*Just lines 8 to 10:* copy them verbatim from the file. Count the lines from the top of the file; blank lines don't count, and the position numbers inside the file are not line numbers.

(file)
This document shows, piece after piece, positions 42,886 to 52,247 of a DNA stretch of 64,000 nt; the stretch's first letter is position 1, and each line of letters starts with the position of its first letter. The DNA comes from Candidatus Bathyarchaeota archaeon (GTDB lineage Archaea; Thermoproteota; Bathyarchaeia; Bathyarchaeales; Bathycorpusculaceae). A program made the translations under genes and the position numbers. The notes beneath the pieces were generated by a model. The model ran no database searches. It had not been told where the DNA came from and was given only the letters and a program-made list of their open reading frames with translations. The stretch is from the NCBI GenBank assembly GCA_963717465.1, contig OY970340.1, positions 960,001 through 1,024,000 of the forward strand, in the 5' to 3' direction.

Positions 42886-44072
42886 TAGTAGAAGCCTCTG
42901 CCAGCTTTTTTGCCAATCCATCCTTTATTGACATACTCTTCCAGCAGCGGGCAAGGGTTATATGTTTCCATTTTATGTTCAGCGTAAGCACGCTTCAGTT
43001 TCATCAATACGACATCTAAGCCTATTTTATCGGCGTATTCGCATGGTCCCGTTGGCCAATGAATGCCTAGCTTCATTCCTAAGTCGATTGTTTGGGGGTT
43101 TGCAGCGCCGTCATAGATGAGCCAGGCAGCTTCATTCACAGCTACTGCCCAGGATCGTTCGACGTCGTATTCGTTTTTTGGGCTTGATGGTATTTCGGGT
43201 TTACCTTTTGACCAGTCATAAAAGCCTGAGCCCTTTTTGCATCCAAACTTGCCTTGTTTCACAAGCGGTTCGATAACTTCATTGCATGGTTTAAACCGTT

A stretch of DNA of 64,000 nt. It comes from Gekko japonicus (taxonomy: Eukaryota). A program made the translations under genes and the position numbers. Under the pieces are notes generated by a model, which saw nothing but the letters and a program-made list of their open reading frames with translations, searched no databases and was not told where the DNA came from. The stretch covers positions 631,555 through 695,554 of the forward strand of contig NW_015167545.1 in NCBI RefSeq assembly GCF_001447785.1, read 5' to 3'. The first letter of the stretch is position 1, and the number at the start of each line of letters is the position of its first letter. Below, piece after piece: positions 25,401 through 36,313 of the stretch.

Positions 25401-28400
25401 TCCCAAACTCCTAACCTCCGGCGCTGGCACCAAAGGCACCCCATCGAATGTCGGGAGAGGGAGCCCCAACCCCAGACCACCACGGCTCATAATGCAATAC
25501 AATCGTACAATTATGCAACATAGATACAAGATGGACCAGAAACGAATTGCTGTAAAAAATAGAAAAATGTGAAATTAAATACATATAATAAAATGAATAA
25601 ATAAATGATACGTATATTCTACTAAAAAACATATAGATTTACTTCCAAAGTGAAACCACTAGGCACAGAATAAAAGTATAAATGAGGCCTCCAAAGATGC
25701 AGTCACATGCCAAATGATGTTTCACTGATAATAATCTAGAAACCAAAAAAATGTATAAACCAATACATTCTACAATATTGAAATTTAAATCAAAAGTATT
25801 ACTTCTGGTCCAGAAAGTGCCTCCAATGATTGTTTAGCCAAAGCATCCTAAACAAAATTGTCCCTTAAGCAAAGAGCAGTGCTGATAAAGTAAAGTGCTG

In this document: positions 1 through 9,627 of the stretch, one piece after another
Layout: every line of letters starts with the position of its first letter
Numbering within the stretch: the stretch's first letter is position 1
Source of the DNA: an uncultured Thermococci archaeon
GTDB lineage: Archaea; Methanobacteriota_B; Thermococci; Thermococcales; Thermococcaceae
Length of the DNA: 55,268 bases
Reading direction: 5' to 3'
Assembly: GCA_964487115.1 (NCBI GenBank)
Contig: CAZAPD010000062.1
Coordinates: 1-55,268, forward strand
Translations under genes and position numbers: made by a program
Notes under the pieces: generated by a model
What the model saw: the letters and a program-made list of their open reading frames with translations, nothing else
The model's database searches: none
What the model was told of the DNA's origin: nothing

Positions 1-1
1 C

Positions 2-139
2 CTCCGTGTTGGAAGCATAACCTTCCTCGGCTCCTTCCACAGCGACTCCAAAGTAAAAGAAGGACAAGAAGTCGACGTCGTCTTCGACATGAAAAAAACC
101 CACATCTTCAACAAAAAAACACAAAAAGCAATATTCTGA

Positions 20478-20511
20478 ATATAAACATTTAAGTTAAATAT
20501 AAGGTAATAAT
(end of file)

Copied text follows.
A stretch of DNA of 64,000 nt. It comes from Gekko japonicus (taxonomy: Eukaryota). A program made the translations under genes and the position numbers. Under the pieces are notes generated by a model, which saw nothing but the letters and a program-made list of their open reading frames with translations, searched no databases and was not told where the DNA came from. The stretch covers positions 631,555 through 695,554 of the forward strand of contig NW_015167545.1 in NCBI RefSeq assembly GCF_001447785.1, read 5' to 3'. The first letter of the stretch is position 1, and the number at the start of each line of letters is the position of its first letter. Below, piece after piece: positions 25,401 through 36,313 of the stretch.

Positions 25401-28400
25401 TCCCAAACTCCTAACCTCCGGCGCTGGCACCAAAGGCACCCCATCGAATGTCGGGAGAGGGAGCCCCAACCCCAGACCACCACGGCTCATAATGCAATAC